In Hinduism there is much of everything, but there is the common belief in reincarnation and Karma, where one’s fate and destiny in this life is determined by how one has lived in previous lives.
As for Catholic Christianity, in the Catholic Encyclopaedia, (found on the Web) we read: “Predestination… , taken in its widest meaning, is every Divine decree by which God, owing to His infallible prescience of the future, has appointed and ordained from eternity all events occurring in time, especially those which directly proceed from, or at least are influenced by, man’s free will. It includes all historical facts, as for instance the appearance of Napoleon or the foundation of the United States, and particularly the turning-points in the history of supernatural salvation, as the mission of Moses and the Prophets, or the election of Mary to the Divine Motherhood. Taken in this general sense, predestination clearly coincides with Divine Providence and with the government of the world”.
God is the Potter, we are the Clay.
The official formularies of Protestant Christianity also prominently feature predestination, although modern theologians and church members will have widely varying opinions.
Calvin presents his doctrine of Predestination.
When we come to consider Islam, once again we find the concept quite central. I find these statements on a website:
“Islamic Scholars and Predestination: Risaleh-i-Barkhavi says: “Not only can [Allah] do anything, He actually is the only One Who does anything. When a man writes, it is Allah who has created in his mind the will to write. Allah at the same time gives the power to write, then brings about the motion of the hand and the pen and the appearance upon paper. All other things are passive, Allah alone is active.”
“An.. important idea in Aztec mythology was that a predetermined fate shaped human lives. The Aztec ball game, about which historians know little, may have been related to this theme. Aztec temples, like those of other peoples throughout Mexico and Central America, had walled courts where teams of players struck a rubber ball with their hips, elbows, and knees, trying to drive it through a stone ring. Some historians believe that the game represented the human struggle to control destiny. It was a religious ritual, not simply a sport, and players may have been sacrificed after the game.”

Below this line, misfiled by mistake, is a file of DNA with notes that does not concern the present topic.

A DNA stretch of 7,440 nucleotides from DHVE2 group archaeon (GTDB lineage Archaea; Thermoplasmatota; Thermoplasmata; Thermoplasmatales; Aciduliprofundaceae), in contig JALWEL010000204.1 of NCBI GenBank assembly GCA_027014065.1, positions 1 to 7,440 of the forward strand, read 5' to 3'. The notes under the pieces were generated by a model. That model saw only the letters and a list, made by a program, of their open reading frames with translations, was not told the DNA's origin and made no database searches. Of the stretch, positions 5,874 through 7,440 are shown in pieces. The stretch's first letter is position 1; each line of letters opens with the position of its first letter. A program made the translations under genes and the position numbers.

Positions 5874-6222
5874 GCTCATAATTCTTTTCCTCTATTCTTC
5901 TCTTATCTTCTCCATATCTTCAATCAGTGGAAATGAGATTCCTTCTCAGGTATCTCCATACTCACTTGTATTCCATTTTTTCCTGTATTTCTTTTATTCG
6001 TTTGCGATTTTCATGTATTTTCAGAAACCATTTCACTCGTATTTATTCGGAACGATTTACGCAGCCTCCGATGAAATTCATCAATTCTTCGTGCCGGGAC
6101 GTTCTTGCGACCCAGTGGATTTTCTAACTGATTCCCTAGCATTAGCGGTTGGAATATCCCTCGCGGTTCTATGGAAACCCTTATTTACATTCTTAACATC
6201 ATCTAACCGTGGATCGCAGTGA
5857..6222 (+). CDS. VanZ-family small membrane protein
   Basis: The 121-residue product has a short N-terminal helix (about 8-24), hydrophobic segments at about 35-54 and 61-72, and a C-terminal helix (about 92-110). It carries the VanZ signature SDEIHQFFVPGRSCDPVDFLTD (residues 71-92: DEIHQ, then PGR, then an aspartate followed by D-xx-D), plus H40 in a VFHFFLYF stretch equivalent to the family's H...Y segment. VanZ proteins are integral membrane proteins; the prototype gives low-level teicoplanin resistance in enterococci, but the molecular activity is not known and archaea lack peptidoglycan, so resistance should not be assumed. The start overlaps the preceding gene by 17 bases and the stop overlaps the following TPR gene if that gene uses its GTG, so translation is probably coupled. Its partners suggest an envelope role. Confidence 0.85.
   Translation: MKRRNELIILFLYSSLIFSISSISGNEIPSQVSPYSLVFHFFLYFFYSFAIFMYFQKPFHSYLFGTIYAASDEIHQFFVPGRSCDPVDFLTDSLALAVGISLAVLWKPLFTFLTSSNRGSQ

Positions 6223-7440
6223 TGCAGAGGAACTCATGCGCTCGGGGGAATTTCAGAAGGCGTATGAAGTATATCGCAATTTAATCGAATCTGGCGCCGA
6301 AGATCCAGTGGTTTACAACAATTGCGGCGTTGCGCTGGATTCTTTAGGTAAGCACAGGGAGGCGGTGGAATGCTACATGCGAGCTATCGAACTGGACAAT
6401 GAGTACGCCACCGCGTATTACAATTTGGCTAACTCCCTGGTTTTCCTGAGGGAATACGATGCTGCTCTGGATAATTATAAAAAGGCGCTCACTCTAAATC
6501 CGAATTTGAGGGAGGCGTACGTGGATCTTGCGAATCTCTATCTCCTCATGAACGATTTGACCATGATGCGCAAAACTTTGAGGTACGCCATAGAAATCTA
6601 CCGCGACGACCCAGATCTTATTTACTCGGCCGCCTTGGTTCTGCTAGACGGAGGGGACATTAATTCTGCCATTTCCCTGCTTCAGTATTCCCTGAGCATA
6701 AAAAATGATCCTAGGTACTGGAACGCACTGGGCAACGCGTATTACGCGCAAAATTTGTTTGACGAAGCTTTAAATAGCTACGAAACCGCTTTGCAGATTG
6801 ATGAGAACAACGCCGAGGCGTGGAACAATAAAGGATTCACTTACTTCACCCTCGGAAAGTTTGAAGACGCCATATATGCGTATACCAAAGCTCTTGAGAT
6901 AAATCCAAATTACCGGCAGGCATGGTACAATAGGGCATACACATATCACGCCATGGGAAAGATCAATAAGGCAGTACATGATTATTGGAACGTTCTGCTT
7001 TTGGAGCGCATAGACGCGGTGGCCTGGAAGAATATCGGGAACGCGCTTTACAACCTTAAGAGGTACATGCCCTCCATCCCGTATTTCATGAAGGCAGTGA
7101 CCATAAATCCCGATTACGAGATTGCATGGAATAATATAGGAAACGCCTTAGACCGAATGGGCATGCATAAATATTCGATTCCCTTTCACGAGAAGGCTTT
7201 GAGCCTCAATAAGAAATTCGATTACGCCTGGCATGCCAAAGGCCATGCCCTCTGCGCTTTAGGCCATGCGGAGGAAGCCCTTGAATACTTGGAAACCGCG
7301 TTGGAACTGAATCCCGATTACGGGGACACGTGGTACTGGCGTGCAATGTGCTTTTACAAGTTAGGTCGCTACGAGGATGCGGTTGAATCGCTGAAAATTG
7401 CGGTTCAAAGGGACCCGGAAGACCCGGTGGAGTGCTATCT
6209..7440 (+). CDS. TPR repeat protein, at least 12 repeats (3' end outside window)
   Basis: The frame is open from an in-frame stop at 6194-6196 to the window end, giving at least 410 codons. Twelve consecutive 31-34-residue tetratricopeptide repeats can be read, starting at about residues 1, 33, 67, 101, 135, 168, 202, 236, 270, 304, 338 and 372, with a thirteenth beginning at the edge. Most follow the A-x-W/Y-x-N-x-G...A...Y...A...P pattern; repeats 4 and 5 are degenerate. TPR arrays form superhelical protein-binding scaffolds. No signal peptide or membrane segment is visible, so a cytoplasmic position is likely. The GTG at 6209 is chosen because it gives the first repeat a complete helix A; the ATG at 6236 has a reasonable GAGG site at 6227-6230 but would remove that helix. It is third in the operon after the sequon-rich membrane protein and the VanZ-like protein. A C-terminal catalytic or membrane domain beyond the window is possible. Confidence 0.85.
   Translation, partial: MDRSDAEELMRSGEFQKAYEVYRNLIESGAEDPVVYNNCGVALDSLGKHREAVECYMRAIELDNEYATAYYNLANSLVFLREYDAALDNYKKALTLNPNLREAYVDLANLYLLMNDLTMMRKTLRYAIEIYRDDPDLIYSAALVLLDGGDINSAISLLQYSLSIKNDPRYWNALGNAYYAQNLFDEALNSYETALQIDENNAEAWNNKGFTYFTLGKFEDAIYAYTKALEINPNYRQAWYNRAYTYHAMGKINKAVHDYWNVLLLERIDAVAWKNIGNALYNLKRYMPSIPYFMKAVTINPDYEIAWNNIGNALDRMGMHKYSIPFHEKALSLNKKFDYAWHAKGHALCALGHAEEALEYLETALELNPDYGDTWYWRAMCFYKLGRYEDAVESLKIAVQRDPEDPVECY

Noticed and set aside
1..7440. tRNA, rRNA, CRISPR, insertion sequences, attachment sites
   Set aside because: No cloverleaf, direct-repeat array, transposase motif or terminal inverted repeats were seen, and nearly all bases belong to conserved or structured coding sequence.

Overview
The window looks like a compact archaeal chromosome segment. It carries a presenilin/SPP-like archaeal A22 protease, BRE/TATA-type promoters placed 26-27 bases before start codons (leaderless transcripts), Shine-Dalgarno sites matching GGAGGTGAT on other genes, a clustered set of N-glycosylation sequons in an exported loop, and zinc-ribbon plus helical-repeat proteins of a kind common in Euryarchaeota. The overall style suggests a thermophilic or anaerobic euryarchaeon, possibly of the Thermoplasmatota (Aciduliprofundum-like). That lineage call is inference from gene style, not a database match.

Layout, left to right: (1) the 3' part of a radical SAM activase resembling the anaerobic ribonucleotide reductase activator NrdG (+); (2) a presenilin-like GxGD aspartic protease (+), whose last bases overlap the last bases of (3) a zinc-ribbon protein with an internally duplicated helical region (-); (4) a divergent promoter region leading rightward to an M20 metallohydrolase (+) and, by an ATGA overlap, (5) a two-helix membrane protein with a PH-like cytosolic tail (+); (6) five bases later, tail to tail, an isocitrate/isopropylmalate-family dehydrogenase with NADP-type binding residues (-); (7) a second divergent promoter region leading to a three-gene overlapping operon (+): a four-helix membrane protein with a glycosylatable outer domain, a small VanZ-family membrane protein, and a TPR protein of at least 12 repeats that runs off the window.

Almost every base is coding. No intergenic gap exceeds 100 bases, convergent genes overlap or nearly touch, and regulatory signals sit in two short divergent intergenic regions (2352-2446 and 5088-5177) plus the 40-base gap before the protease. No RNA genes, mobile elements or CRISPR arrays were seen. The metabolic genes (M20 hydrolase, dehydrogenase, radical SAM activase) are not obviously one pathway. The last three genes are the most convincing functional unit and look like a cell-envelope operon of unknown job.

There is this in common…
between official formularies of Islam, Catholicism, Lutheranism, Calvanism, Anglicanism, the Aztecs, the Maya, the Greek and Roman Fates, the Scandinavian Norns, Astrological beliefs, and Chinese Buddhism we find belief that all that happens in the physical world is rigidly determined by influences from a dimension other than the physical reality of the here and now.
It seems that humanity’s default position is that the experiences and events of our physical world are determined by influences from invisible dimensions. These invisible influences are sometimes described as God, Allah, the gods, Fate, the Stars, predestination, Providence, Karma, Guardian angels, or predetermined principles.
This leads us to the big question: What experience, common to humanity, would lead people everywhere to assume some kind of spiritual realm that orders physical existence?
An answer to that question would likely be, Meaningful Coincidence or Synchronicity. And it is this phenomenon that we are discussing in this book. Whatever the merits may lie in the varying traditional explanations, I shall be describing the ideas of open-minded physicists and psychologists about how synchronicity may be consistent with current theories about the ultimate nature of reality. The language of science, although not necessarily contradicting traditional beliefs, provides us with a means to explore, without our findings being pre-empted by dogma.
Michael Cocks edits the journal, Ground of Faith.
Afterlife Teaching From Stephen the Martyr by Michael Cocks is published by White Crow Books and available from Amazon and other bookstores.
Next blog December 11